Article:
I just can’t call them pirates. Pirate, in my mind, conjures up an image of a tall, handsome devil with long hair and a swashbuckling personality sailing the seven seas.
We’re talking about thieves. Individuals or groups of individuals who openly steal copies of books and upload them to websites where anyone who is a member can read it. They like to claim they’re offering a service to the public. They like to claim what they’re doing is no more different than a public library.
You’re NOT a Library. You are a thief.
There are a few succinct differences between libraries and book thieves. Libraries, you see, actually pay for books. Most libraries have a limited number of members. Yes, some libraries are bigger than others, but that isn’t the point here. The books were first purchased before they were loaned out to anyone.
The pirates will argue that someone originally did buy the book and they’re simply sharing it with the rest of their friends. Again, no, no you’re not. First of all, nobody has that many friends. Secondly, these thieves might actually buy the book, only to return it an hour or two later after they’ve stripped out everything they need to upload to these disgusting sites.
Some of these sites like to say they’re doing us a favor. One guy likes to argue that it is no different than offering a free sample. If the reader likes that book, they’ll go on to buy the others.
Again, that is a bunch of BS. Why would anyone who has access to literally hundreds of thousands of stolen books actually buy one?
That old argument of you should feel honored we stole from you; think of it as free publicity is also a bunch of BS. If I called a plumber, had him fix my leaky faucet or install a completely new bathroom, and then told him “I’m not going to pay you, but I’ll tell everyone what a wonderful job you did” I’d probably end up with a black eye and a law suit.
DMCA’S? WHY BOTHER?
Every day, hundreds if not thousands of authors spend countless hours sending out DMCA’s or ‘take down notices.’ Some of us either have to hire a personal assistant to do that or use programs like Blasty. It isn’t cheap keeping up with these idiots.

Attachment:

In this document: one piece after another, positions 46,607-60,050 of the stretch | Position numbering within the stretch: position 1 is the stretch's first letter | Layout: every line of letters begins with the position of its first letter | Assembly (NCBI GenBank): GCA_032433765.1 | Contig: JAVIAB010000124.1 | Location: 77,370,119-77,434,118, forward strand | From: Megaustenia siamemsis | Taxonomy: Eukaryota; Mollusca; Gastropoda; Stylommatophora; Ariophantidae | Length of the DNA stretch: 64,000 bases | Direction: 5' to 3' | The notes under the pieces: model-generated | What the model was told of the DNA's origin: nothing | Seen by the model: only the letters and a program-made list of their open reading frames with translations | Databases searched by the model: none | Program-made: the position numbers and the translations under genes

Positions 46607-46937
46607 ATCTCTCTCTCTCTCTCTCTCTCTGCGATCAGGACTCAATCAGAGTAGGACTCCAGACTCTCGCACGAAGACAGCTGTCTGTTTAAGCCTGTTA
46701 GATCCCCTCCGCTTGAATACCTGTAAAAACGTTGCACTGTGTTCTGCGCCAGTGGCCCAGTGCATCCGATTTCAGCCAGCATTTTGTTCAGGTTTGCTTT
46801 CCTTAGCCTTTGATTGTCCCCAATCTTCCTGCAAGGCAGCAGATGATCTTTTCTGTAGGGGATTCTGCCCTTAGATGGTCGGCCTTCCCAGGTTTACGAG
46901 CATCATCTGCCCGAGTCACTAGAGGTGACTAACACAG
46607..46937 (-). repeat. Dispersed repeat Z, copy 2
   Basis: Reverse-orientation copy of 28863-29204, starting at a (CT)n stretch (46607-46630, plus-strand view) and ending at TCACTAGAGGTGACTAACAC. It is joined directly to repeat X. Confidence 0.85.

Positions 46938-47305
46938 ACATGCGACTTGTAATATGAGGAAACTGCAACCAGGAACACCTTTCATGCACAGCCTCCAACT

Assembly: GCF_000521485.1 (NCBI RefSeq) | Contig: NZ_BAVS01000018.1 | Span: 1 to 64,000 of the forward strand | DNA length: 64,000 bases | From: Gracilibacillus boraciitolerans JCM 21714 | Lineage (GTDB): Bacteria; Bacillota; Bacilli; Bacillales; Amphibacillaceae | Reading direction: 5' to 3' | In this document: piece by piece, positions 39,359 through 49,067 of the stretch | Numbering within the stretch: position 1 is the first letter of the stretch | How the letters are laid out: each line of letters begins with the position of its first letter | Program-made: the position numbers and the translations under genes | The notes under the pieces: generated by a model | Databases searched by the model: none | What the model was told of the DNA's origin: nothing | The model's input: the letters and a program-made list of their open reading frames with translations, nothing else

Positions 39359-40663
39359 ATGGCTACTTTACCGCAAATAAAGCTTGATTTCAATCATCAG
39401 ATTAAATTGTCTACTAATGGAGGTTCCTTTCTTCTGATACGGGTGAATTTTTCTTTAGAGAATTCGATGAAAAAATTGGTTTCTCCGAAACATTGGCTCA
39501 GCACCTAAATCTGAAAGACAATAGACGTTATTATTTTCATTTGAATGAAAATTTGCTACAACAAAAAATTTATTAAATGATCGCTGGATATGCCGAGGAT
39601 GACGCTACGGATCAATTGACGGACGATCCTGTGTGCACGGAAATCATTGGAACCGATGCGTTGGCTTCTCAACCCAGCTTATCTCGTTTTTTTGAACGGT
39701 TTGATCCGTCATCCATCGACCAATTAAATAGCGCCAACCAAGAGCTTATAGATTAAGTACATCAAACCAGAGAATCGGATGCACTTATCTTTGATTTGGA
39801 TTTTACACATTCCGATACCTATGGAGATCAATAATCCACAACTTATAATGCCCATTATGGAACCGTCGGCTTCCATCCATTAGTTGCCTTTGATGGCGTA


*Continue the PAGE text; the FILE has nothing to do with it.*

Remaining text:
“Where the hell is my book?!? If you find that the book you’ve been assured is there, in fact isn’t, chances are it’s been DMCA’d into oblivion. Simply request the book again. These things happen, heck, that’s life.from a book pirating website.
So why even bother with DMCA’s? These sites will take the book down for maybe an hour or two. But as soon as they believe the coast is clear, they upload that book again.
This is a never ending game of whack-a-mole. Even if we manage to get a site taken down, they reopen under a new name in just a few short hours. And the entire process starts up all over again.
Additionally, a lot of authors use the KU program at Amazon. This requires their books be exclusive to Amazon. Amazon does check to make certain these books are not available anywhere else. When a book that is in the KU program comes up as available at these pirate sites, the authors get into trouble. They’re accused of violating the rules and are often threatened with losing their accounts altogether. Imagine losing your livelihood because of these idiots.
But the thieves simply don’t care. There are plenty of books to choose from.
George RR Martin, Nora Roberts, Stephen King, JK Rowling, and Courtney Milan, even Michelle Obama are all victims of book piracy.
It isn’t just indie authors they steal from. At most of these sites, they have stolen from the likes of George RR Martin, Nora Roberts, Stephen King, JK Rowling, and Courtney Milan. Hell, they’ve even stolen from Michelle Obama. No book, it seems, is left ‘un-stolen’. No author is out of bounds. Nothing is off limits.
Want a new release? Go to one of these sites and request it. You can have your copy within an hour of it going live.
If DMCA’s are time consuming and expensive, why bother sending them? The answer is simple: it’s the principal of the thing.
Imagine you have worked hard all week long. Pay day rolls around and your boss says, “Sorry, Bernice. I think you’ve already made too much money this month, so I’m not going to pay you.”
Or imagine you own a bakery. Someone comes in and demands free bear claws. Because it’s just a bear claw and you bakers are all filthy rich and live in mansions. They don’t care that you work 12 hours a day, 7 days a week. They don’t care that you have a mortgage, a kid that needs braces, car payments, student loans, utility bills, or anything else. Damn it, you have earned enough money. Or, you make enough money off those people who did buy your donuts and cupcakes.
Their arguments are idiotic at best. We work really hard to bring our readers good, quality books. We have editors, cover artists, final proofers, and other business expenses. It isn’t up to these thieves to decide if we’ve earned ‘too much money’ or not. It isn’t up to them to decide if we will offer a sale on one of our books, or even make it free for a few days. It is our decision to make. It is our book, not theirs.
It is our book, not theirs.
If these asshats want to write books and give them away for free, let them have at it. But I shouldn’t have to be forced to fight these idiots because no one either has the financial wherewithal or the political clout to tackle this issue.
I’m getting a little tired of having to explain to the ‘readers’ who use these sites and argue ‘there is nothing wrong with what they’re doing’ that is in fact against the law. They are violating numerous copyright laws.
Enough is enough already. I do believe it is time we take action as a collective to combat these low life, scum sucking, arrogant thieves and put a stop to this nonsense.
Just think about the Napster lawsuit and you’ll see where I’m going with this.